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Today's News

  • Remaining evacuees return to homes as weather deals final blow to deadly Lower North Fork Fire

    With containment of the deadly Lower North Fork Fire at 100 percent and wetter weather answering the prayers of residents and firefighters, the remaining evacuated residents were headed back to their homes on Monday —a week after the wildfire brought fear and devastation to a massive area south of Conifer. 

     

    Kuehster Road, where the most damage was done, was open to residents only on Monday, Jeffco sheriff’s spokeswoman Jacki Kelley said. All pre-evacuation notices also were lifted April 2.

  • Flight student who died in Longmont crash was Evergreen resident

    An Evergreen man was one of two people who died Friday when two small planes collided over Longmont, published reports said.

    Edward Omohundro, 64, of Evergreen, a flight student, died along with instructor Ryan Brungardt when their single-engine Cessna crashed a mile south of Colorado 119. The plane had reportedly collided in midair with a single-engine Cessna 180.

  • Red-flag warning in effect in Jefferson County

    The National Weather Service issued a red-flag warning, citing low relative humidity (5 to 15 percent), from 10 a.m. to 7 p.m. Monday as the weather continued to be windy and unseasonably warm. Under the conditions, a single spark from a cigarette butt can start a wildfire, the weather service said.

    The warning was in effect for Jefferson and west Douglas counties above 6,000 feet; Larimer and Boulder counties between 6,000 and 9,000 feet; and parts of Gilpin, Clear Creek and northeast Park counties.

  • School board seeks input on budget questions

    While there are many opinions about how we should educate our children in Jefferson County, we can all agree on one underlying principle — we care about our children, and we want the best for them.
    Jeffco schools have struggled over the last three years to manage more than $60 million in state funding cuts without hurting kids. We have reduced costs, closed under-enrolled schools, trimmed staff, streamlined administration and cut compensation.

  • Many in the community still need help

    When the going gets tough, the tough get going. No, relax, I’m not going to ply you with Lombardi-isms this week, but when I saw pleas for help from two area nonprofits in the last week, I found myself thinking about the need for us to dig down and support people in need in our community. It made me think of the kind of inspirational speech the coach of the Green Bay Packers would have given to his team while I was growing up.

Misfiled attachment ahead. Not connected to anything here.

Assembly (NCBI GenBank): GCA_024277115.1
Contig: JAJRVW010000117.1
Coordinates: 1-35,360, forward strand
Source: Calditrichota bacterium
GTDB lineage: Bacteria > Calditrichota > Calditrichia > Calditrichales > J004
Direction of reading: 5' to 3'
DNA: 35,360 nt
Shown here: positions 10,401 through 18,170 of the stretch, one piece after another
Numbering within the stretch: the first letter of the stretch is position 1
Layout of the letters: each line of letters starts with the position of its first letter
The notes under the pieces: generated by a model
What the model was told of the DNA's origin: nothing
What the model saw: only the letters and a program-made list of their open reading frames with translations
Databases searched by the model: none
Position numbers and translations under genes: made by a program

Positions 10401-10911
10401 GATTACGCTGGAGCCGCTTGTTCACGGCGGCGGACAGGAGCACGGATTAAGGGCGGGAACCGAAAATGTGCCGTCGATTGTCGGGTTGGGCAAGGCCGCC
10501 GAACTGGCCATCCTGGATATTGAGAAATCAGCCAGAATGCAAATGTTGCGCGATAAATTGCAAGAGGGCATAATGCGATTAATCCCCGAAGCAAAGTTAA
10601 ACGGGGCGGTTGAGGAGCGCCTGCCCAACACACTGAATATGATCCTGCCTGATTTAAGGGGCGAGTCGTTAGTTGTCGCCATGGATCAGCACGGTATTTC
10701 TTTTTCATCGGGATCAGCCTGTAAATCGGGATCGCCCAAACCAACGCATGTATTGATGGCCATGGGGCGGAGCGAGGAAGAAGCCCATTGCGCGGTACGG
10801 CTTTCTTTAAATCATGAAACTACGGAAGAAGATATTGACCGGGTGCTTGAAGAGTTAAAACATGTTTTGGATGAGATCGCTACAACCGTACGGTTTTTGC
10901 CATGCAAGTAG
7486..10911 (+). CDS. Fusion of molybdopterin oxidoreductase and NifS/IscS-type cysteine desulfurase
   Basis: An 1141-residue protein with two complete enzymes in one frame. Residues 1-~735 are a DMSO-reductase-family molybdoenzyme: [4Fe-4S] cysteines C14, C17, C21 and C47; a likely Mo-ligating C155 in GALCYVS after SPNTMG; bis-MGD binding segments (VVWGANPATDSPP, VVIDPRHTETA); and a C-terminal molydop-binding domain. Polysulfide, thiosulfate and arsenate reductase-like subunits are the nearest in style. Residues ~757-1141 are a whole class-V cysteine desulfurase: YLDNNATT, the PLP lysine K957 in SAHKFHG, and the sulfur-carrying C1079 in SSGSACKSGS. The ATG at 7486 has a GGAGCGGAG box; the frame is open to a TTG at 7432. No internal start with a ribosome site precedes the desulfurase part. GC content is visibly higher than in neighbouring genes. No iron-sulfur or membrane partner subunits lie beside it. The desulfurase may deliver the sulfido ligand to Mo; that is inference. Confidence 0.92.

• Warm weather brings buds on narrow-leaf cottonwoods

    What a remarkable day this has been. It is only March, but the temperature soared to 72 degrees in Denver, and it feels like spring.
    The sky is mostly blue, and the willows along Bear Creek area dressed in their brilliant spring orange-yellow. The buds of the narrow-leaf cottonwood are swelling. The sticky bud scales are giving color to the otherwise bare crown. As the buds swell, the crown appears to start to fill in or thicken even though there is not yet a true leaf in sight.

  • Fire district receives 76 applications for chief job

    The selection committee charged with helping to select a new chief of Evergreen Fire/Rescue has narrowed down the number of candidates from 76 applicants to 12 semifinalists.
    In-person interviews are expected to take place in April, after the committee meets to decide which of the 12 candidates to question in depth.
    At some point, the committee will announce the finalists, and those finalists are expected to be interviewed by the entire board of directors of the Evergreen Fire Protection District, said human resources manager Eva Whitehead. The number of finalists has not been determined.

  • Evergreen Wellness offers a palette of healing arts

    A plethora of healing arts are in one place in Bergen Park.
    Wellness Evergreen Healing and Learning Center has close to a dozen practitioners with a wealth of experience in everything from massage therapy to clinical hypnotherapy to nutritional consulting and homeopathy.
    The center, which opened in February in the Elk Bridge Center next to the Buchanan Park Rec Center, is the brainchild of Cherie Peterson, a massage therapist, spiritual counselor and meditation facilitator.

  • Free CPR classes to help Evergreen become heart safe

    Several local groups want to make Evergreen a heart-safe community by teaching CPR to as many people as possible.
    Evergreen Fire/Rescue and local nonprofit Evergreen Public Access Defibrillation, or EPAD, will teach free CPR classes throughout the year. The Evergreen Area Chamber of Commerce is helping with publicity, and St. Anthony Hospital is helping to pay for advertising.

  • A century of fortitude

    When you live to be 100, and you live most of your life in Evergreen, several things are a given:

    • You remember a time when horses and buggies outnumbered cars.
    • You remember when Evergreen was largely a tourist town, with very few people staying during the winter.
    • You lived through the Depression, when growing your own vegetables and finding ways to earn a few pennies were very important.